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Original Articles Open Access
Cassava (manihot esculanta) and water cocoyam (colocasia esculenta) have gained increased importance in the diets of majority of people in developing countries such as Ghana and for that matter the inhabitants of some mining communities. These root tuber crops absorb or uptake toxic chemicals from the soil thereby exposing the people who feed on them to the harmful effects of arsenic, cadmium, cyanide and mercury. The levels of arsenic, cadmium, cyanide and mercury in cassava and water cocoyam of a mined land and a reclaimed mine land were measured in this study. Cassava and water cocoyam samples were obtained from Tarkwa Goldmine areas, precisely from both mined land and demonstrations (reclaimed old mined land) farms and analysed for arsenic, cadmium, cyanide and mercury using various standard analytical methods. Most of the heavy metal and cyanide levels measured were slightly higher than the WHO acceptable limits. The result of the analysis showed that the reclaimed mine land had relatively lower levels of arsenic, cadmium, cyanide and mercury in the food crops analysed than the mined lands. As a result, though not equally safe, the inhabitants should be encouraged to use the reclaimed mined land for farming.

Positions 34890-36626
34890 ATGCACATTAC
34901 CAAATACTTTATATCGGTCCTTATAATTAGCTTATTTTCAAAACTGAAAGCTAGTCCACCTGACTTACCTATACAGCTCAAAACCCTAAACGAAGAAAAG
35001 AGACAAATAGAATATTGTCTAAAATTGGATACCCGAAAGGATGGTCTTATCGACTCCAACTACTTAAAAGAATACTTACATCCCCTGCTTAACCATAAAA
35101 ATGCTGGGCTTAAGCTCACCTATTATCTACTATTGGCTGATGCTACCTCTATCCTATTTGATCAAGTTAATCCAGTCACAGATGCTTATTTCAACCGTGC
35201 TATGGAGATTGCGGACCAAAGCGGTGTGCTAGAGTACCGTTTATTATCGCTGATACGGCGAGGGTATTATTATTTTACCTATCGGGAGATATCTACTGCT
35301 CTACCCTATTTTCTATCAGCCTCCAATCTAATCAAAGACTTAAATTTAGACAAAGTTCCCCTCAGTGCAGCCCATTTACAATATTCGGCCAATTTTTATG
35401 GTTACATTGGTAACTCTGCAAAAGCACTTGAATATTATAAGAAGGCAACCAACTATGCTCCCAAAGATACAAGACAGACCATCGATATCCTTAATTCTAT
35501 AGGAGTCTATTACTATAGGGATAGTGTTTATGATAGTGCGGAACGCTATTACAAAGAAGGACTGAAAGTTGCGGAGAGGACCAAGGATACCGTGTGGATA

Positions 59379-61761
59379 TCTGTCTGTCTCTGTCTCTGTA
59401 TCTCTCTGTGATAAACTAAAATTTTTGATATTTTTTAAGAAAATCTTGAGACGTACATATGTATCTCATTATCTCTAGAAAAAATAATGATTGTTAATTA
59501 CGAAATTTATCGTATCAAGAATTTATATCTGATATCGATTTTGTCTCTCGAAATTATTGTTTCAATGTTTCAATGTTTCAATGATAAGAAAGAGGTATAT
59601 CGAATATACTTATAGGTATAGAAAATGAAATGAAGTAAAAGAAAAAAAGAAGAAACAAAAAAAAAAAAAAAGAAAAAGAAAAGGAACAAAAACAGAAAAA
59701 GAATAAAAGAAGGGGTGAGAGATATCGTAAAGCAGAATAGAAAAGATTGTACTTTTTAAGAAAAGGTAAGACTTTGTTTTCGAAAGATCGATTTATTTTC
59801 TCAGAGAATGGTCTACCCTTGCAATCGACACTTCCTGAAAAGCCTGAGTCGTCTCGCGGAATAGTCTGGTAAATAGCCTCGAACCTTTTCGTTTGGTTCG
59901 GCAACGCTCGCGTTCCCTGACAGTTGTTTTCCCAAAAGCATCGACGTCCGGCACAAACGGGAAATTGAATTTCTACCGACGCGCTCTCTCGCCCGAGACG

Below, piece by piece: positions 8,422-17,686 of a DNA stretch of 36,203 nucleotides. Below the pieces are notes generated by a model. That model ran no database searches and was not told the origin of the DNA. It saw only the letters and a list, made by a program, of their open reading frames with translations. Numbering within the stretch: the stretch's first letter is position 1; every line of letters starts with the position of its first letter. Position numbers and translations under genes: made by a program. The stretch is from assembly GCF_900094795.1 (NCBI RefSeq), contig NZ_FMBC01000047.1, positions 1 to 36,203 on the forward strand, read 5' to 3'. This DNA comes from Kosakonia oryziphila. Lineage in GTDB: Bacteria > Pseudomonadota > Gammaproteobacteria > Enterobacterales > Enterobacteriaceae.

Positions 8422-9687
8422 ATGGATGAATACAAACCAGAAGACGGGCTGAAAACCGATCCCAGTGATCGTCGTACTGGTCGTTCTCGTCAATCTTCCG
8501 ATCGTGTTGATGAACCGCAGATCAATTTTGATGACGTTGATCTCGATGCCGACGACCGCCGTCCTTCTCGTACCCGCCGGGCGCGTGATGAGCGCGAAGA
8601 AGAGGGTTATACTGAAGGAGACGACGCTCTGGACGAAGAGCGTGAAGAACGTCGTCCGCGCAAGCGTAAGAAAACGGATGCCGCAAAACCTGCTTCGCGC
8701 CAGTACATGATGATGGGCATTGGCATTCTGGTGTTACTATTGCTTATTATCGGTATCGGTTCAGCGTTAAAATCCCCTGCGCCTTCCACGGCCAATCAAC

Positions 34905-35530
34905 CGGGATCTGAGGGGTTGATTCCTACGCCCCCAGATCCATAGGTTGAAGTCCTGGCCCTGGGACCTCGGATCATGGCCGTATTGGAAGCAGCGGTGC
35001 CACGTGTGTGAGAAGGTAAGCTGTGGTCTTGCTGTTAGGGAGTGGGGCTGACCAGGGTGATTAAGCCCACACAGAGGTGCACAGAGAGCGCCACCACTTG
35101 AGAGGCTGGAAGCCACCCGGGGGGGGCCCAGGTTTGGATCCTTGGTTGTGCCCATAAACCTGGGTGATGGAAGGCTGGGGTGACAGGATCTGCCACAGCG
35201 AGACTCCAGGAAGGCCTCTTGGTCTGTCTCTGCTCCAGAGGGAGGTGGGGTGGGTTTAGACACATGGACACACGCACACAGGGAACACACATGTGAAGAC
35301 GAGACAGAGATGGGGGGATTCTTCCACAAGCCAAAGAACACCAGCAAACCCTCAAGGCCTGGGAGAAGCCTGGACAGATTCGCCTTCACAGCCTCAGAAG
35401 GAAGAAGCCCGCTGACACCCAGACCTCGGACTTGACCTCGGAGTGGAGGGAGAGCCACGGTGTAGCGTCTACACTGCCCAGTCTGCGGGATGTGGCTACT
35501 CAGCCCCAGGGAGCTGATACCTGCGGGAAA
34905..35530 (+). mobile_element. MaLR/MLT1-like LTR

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Author(s): Essumang D K
Cassava, water cocoyam, Manihot esculanta, colocasia esculenta, Galamsey, Chemical Comparative study